Second, the Pricing Spread ranges from 0% if the NPY is below 3% to 1% if the NPY is above 4.2%. No other Whole Life company that I know of charges a pricing spread from the portfolio yield to determine the DIR. There are pricing spreads in Whole Life products, but they’re built into the products themselves as a part of the overall pricing package. Conceivably, an Ohio National Whole Life product might actually have two spreads, one above the NPY line and one below the DIR line in the product itself.

That leads us to the third catch – the DIR is only paid if the Net Portfolio Yield minus the Pricing Spread is greater than 3%. Otherwise, it’s 0%. Take a look at the DIR relative to the Net Portfolio Yield after accounting for both the cliff at 3% for the DIR and the Pricing Spread:

Looking quickly at this graph, it’s not hard to see what Constellation is doing with Open Block formula. They take a vig on both sides of the trade. On the upside, the Pricing Spread is, essentially, a success fee for Constellation. If they can generate sufficiently high Net Portfolio Yields, then they can pay themselves higher fees. But because of how the Spread is structured, the incentive to generate high NPYs essentially stops at 5.2%. After that point, the Spread remains constant at 1%.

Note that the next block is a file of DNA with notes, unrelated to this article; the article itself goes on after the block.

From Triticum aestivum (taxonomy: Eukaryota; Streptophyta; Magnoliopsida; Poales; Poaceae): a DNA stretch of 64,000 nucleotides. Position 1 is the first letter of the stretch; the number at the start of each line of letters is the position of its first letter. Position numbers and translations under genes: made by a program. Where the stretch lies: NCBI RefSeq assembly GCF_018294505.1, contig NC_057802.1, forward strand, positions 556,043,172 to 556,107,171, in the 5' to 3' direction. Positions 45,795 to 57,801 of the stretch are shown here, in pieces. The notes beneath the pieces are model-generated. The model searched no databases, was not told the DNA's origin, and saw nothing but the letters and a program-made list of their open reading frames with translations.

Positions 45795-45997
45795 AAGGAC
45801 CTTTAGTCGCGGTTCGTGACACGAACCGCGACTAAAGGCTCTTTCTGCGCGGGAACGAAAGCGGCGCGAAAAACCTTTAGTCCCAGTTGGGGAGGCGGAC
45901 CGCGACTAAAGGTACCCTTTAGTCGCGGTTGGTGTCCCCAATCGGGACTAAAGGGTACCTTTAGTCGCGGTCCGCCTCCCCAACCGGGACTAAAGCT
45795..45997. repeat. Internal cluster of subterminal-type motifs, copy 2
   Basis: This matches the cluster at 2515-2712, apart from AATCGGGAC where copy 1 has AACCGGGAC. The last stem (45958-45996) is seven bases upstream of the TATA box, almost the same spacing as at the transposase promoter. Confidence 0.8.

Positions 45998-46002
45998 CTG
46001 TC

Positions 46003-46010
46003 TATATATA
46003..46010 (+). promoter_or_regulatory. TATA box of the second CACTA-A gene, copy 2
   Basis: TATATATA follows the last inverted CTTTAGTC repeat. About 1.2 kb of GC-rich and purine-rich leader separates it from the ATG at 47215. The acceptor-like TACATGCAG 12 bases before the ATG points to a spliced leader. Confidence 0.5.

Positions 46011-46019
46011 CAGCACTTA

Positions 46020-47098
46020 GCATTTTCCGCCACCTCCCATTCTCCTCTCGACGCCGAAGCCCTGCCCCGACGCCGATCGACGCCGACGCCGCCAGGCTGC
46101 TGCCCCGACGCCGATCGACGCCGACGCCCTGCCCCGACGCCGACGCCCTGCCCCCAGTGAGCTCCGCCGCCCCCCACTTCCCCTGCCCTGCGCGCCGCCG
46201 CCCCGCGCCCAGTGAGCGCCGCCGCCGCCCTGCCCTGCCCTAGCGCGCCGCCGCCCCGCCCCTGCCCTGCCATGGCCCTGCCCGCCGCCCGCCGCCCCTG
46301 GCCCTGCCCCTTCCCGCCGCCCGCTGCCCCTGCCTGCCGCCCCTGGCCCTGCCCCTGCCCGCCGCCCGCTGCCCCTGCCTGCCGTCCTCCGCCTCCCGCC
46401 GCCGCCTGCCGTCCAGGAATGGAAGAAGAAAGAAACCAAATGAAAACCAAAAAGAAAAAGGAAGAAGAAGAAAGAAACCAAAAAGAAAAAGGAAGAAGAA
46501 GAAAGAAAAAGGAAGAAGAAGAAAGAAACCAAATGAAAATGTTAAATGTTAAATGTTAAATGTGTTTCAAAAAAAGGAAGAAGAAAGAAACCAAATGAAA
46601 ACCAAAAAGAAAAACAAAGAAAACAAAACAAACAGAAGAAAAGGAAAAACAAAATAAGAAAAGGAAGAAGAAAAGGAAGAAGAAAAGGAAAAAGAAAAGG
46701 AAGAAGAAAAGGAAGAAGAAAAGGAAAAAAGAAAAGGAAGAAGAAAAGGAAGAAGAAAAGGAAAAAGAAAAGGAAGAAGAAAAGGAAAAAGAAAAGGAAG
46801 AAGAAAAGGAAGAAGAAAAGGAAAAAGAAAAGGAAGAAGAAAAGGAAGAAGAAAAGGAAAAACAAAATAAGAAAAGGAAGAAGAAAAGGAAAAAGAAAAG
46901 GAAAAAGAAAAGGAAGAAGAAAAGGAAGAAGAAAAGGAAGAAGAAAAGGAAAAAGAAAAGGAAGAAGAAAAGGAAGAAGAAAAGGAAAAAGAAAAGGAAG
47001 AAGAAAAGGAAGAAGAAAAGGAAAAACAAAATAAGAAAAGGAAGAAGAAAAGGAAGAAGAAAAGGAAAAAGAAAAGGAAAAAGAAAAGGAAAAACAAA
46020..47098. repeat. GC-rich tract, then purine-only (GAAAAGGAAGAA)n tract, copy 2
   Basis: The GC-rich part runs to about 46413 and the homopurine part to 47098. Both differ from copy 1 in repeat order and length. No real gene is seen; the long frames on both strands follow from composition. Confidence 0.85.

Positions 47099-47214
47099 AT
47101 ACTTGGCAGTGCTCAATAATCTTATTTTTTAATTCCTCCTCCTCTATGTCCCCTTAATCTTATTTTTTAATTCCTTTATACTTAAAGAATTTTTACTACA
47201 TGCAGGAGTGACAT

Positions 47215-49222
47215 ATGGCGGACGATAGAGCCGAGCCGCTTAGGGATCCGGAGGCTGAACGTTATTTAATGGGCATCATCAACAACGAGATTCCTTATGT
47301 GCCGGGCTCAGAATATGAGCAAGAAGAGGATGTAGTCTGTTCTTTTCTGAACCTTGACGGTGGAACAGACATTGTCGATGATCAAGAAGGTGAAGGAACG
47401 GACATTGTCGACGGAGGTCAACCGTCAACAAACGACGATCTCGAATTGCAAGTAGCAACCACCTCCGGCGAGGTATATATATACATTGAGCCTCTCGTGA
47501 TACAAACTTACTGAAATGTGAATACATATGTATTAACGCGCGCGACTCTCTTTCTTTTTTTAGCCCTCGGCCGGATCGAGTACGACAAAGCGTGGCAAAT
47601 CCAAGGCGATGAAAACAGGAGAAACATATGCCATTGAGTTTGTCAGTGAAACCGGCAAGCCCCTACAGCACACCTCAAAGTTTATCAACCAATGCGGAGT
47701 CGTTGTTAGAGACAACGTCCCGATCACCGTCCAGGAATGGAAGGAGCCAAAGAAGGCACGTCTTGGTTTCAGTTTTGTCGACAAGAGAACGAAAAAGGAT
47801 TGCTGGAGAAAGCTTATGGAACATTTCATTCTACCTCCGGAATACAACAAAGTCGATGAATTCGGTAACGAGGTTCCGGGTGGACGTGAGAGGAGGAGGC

The downside, in my interpretation, is even worse. Recall that a dividend in a Whole Life product is comprised of expense, mortality and interest components. The total dividend is the sum of the contributions of all three elements to the extent that actual experience is better than what’s priced into the guarantees. If the DIR is zeroed out below 3%, then that means the interest margin contributed by the DIR is going to be negative because the DIR will be lower than the guaranteed interest rate. That negative margin will very likely eat up any dividend margin generated by expenses and mortality, meaning that the actual paid dividend to policyholders will be zero.

When it comes to the Open Block formula for calculating DIR, Constellation employed classic private equity playbook – heads I win, tails you lose. That’s the deal that Ohio National Open Block Whole Life policyholders are stuck with from now on.

And, strange as it sounds, that deal is substantially better than what they’re going to get for the next 18 years. Over that period of time, Ohio National will also assess an Economic Charge that essentially functions as a reduction in the Dividend Interest Rate. The net result of the Economic Charge is that the DIR net of the Economic Charge will be equal to the average 10 year Treasury Yield for the previous year (2022-2027) or 3 years (2028-2039). On top of that, if the 10YT yield falls below 3%, the Economic Charge has an additional fee that scales up from 0% at 3% to 0.7% at 2% and remains there for any 10YT yield below 2%.